So it may not be the Dune we were looking for back in Dec 2020, but with the Frank Herbert adaptation rained off due to public health issues, Marc Price steps in with a cheeky slice of sci-fi action that offers some minor but genuine attractions for the committed sci-fi fan. Dune Drifter is a proper sci-fi action film, made on a budget; the director famously made a zombie film, Colin, for just £45, but that’s something of an albatross around his neck now. Dune Drifter looks as good as many blockbusters due to some smart, old-school choices, but does it work as narrative?
Adler (Phoebe Sparrow) crash-lands on the planet Erebus after an elaborate outer-space dogfight; together with pilot Yaren (Daisy Aitkens), she has to figure out a way off the rock. Standing in her way is some kind of mutated being; mix Enemy Mine and Hell in the Pacific, and you’ll know what kind of film to expect as Adler and Yaren face a tough struggle to survive, and a hand-to-hand confrontation with the deadly opponent who seeks to snuff them out.
A week’s shoot in Iceland gives Dune Drifter the look it needs for the alien planet, without having to hit the same green-screen switch that most films hit all too readily. But it’s the space-action that’s more impressive, by dint of practical choices; those who dug the dirty space look of 70’s classics like Star Wars and Battlestar Galactica should apply here. Although filmed in a UK living room, the results look dynamic enough to keep the attention, and make Dune Drifter a cut above the average.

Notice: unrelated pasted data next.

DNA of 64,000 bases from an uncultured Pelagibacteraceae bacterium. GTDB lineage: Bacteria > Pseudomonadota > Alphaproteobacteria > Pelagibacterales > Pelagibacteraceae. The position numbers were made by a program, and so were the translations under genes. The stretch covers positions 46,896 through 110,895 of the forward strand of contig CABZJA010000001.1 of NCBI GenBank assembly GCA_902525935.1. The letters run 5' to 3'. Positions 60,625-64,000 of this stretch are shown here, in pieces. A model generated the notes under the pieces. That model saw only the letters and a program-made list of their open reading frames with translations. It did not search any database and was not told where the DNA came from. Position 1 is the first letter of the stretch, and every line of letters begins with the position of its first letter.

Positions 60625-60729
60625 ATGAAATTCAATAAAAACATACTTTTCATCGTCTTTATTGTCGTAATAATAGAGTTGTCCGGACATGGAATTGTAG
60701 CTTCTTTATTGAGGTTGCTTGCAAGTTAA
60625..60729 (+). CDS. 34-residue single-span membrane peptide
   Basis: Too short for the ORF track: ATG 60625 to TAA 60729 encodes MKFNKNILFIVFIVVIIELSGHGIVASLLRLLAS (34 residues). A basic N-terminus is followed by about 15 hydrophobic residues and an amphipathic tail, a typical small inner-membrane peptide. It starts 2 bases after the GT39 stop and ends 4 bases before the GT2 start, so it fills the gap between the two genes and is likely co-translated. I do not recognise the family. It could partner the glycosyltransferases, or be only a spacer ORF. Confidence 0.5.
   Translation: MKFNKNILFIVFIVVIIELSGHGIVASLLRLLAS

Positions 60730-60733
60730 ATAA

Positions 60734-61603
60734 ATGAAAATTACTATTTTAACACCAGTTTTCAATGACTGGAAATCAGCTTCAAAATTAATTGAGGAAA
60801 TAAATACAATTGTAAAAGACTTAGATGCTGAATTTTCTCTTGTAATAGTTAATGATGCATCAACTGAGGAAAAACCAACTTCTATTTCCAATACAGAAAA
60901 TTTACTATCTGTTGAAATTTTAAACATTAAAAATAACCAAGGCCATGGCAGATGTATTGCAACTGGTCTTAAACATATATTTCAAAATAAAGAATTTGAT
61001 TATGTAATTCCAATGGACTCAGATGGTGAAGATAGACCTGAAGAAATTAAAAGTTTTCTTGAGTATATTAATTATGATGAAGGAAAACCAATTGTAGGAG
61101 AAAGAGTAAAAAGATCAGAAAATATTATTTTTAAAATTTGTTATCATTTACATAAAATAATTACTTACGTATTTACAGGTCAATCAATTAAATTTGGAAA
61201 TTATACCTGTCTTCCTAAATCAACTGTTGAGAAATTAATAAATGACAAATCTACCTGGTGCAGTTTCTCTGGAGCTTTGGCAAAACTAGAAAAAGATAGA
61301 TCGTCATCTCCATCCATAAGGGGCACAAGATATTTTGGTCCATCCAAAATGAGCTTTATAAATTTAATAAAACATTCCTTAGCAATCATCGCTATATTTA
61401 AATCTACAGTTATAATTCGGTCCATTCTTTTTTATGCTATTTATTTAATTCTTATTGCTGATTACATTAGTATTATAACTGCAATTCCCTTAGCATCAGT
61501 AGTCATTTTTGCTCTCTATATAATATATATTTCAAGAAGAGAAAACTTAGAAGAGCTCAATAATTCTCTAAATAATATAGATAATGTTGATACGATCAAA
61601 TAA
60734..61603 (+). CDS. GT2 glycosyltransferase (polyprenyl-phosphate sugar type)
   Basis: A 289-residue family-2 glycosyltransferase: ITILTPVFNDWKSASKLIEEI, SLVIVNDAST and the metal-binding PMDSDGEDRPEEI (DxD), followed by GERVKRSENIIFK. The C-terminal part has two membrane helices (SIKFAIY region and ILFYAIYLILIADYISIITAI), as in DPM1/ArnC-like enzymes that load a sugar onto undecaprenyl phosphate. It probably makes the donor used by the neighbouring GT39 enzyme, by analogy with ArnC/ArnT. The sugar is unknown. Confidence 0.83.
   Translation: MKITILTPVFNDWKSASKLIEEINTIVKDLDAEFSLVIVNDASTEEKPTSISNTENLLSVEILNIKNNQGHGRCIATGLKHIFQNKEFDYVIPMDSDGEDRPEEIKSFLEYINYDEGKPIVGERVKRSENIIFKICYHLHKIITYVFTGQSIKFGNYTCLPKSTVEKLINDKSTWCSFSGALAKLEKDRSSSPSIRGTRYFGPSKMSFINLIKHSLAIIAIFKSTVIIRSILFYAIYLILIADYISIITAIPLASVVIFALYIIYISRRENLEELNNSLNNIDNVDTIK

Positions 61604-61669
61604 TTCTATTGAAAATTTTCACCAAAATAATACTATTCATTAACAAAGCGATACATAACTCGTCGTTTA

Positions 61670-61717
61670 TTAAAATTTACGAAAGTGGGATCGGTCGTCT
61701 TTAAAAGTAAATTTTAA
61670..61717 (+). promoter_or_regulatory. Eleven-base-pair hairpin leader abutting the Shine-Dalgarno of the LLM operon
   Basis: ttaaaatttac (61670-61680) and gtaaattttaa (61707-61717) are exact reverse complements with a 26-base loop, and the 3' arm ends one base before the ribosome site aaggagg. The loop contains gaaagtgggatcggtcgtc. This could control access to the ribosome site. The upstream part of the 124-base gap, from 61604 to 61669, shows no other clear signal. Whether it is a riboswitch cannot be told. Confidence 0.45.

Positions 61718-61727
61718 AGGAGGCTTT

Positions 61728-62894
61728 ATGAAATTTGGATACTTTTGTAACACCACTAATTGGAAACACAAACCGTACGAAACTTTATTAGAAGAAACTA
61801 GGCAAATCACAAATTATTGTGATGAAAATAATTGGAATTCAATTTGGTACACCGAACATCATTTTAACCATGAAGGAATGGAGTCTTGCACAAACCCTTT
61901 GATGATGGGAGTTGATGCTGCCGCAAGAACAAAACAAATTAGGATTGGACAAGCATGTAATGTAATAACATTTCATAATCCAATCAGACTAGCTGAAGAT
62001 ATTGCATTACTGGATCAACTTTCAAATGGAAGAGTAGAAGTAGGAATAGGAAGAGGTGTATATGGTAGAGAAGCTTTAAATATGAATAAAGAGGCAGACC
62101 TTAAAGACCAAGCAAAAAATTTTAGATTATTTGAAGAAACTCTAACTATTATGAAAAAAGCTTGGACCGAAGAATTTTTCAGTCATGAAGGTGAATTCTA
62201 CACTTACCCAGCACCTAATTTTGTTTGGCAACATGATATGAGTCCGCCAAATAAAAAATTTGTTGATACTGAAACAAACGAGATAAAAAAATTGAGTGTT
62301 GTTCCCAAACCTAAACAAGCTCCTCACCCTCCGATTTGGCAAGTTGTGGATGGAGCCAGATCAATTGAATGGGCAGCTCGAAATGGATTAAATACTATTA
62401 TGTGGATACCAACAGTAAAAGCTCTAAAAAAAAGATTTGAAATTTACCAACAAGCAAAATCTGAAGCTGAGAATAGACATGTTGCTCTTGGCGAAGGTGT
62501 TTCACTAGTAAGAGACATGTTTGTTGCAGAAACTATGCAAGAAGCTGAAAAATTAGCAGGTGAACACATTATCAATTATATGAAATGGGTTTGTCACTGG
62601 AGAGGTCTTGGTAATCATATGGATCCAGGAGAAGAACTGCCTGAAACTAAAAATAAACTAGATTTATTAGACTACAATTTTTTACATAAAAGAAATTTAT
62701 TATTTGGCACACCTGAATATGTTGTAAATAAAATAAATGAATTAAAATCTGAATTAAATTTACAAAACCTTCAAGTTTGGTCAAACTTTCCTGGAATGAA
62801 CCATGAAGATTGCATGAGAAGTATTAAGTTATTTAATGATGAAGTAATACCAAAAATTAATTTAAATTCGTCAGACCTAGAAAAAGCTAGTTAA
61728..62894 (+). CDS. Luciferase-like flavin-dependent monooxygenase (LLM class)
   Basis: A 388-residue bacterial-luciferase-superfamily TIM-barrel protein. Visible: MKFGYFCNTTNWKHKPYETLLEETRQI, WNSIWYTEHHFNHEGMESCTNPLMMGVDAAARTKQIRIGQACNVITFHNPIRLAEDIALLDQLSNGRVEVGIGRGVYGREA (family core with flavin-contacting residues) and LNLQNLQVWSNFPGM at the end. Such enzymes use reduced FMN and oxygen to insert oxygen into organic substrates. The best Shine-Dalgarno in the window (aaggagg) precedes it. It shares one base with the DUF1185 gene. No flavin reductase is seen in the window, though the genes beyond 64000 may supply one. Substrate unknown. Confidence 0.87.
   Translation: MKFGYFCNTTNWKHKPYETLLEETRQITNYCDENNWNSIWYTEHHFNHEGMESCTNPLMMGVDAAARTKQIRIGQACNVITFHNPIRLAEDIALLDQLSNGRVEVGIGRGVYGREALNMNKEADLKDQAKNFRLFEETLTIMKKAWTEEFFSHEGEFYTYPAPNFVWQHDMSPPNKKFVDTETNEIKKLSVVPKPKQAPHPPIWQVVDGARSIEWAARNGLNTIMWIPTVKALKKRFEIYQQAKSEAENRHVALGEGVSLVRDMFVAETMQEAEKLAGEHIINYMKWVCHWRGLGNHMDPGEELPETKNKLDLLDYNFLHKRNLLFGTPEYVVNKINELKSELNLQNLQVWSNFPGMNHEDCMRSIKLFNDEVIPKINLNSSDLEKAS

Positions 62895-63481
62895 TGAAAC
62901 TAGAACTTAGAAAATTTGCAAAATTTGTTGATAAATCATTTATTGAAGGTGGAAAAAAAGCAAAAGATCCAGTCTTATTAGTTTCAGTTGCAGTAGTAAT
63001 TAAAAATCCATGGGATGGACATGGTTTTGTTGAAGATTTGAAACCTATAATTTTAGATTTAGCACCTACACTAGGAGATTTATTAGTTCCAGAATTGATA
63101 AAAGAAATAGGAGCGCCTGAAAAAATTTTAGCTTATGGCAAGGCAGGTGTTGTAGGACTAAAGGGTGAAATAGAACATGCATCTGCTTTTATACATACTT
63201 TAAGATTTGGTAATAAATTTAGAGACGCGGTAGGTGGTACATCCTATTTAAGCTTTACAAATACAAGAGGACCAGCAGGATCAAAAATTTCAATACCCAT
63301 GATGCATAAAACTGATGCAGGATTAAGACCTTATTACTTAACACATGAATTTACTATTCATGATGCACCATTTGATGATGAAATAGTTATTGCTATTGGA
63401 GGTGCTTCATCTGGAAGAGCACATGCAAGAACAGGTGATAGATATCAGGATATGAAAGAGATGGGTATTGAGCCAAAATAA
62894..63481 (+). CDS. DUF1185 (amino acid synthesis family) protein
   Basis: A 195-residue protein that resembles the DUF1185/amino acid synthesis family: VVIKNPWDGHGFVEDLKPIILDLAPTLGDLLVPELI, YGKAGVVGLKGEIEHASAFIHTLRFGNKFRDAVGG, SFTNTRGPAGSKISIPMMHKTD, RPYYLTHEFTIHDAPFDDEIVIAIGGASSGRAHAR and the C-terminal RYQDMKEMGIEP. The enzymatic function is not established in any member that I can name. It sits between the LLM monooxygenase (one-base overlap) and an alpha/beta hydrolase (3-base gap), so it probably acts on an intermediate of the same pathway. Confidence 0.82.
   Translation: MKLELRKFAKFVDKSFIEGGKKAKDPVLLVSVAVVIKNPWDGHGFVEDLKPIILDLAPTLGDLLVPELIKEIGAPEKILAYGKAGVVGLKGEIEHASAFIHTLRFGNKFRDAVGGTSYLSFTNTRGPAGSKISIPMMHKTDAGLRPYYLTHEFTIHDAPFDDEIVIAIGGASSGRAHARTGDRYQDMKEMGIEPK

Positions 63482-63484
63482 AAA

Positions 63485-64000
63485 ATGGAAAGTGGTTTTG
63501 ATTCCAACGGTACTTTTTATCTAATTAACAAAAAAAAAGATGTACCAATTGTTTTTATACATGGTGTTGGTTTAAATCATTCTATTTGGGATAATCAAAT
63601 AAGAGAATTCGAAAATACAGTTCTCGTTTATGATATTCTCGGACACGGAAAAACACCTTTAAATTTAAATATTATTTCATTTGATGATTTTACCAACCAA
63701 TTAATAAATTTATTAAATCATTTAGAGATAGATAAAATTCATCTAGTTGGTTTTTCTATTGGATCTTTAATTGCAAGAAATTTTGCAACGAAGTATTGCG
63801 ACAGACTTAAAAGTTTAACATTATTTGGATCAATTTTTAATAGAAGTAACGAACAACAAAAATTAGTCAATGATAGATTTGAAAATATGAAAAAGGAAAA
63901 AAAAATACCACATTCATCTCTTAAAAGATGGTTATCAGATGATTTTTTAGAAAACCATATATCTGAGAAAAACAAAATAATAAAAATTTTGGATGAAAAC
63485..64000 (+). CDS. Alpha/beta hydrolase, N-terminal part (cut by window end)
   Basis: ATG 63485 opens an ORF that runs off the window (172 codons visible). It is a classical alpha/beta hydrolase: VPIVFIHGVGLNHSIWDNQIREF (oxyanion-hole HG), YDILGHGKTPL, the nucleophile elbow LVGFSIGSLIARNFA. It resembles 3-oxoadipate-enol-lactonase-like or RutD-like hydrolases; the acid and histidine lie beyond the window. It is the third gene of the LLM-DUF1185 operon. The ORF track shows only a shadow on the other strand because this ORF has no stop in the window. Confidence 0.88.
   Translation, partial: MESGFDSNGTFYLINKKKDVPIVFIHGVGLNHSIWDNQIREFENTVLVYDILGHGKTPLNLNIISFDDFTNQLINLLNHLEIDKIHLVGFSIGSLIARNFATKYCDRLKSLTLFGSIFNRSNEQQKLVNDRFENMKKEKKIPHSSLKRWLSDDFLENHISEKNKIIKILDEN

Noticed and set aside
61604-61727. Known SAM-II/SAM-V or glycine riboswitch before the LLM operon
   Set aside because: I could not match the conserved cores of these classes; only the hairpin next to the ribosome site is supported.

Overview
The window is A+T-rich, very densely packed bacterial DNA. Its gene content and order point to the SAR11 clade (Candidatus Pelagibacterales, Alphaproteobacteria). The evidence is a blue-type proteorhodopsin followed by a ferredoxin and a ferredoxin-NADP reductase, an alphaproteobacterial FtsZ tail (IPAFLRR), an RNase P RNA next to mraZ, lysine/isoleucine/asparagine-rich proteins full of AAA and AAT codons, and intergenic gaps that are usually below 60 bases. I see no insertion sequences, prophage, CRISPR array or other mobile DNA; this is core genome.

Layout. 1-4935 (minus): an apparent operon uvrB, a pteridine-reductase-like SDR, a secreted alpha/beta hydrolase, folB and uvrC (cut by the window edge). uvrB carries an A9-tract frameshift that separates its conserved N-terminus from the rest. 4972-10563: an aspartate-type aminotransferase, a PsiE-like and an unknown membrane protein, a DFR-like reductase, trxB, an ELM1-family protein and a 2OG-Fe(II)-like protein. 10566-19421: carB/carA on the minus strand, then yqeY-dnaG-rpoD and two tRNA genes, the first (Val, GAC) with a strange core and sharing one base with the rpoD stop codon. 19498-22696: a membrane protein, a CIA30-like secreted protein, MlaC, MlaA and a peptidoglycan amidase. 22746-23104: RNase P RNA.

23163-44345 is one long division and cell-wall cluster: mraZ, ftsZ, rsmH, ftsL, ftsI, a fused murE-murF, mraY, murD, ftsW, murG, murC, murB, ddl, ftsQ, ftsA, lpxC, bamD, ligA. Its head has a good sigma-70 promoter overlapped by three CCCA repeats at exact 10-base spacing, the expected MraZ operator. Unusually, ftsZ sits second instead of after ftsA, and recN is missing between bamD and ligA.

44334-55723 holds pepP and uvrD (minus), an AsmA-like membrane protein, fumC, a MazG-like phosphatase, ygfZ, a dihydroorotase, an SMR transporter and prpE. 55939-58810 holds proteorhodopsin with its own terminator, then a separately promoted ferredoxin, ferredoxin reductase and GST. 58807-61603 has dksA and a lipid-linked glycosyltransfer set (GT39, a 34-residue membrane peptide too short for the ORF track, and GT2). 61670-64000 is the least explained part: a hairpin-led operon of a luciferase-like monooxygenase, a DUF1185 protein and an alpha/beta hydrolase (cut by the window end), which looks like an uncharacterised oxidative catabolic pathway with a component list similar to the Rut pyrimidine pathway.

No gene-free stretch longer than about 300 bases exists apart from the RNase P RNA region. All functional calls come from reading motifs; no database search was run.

Pacing, however, is an issue here; once we get to Erebus, things slow down, and there’s not quite enough narrative for the 90 minutes, leading to a rather drawn-out finale. That said, many bigger and supposedly better films make the same mistake; Dune Drifter could have used a couple more script-polishes before going into production. But as with Colin, Dune Drifter is a calling card that shows that all concerned can take on Hollywood at their own game and emerge with some success; I watched this on the glitch-tastic BAFTA voting hub, where it was, like everything else indie, roundly ignored by voters, but it’s a minor discovery, and one worth recommending to those who seek futuristic viewing action…
Thanks to Dead Pixel Productions for access to this film. Trailer and link below.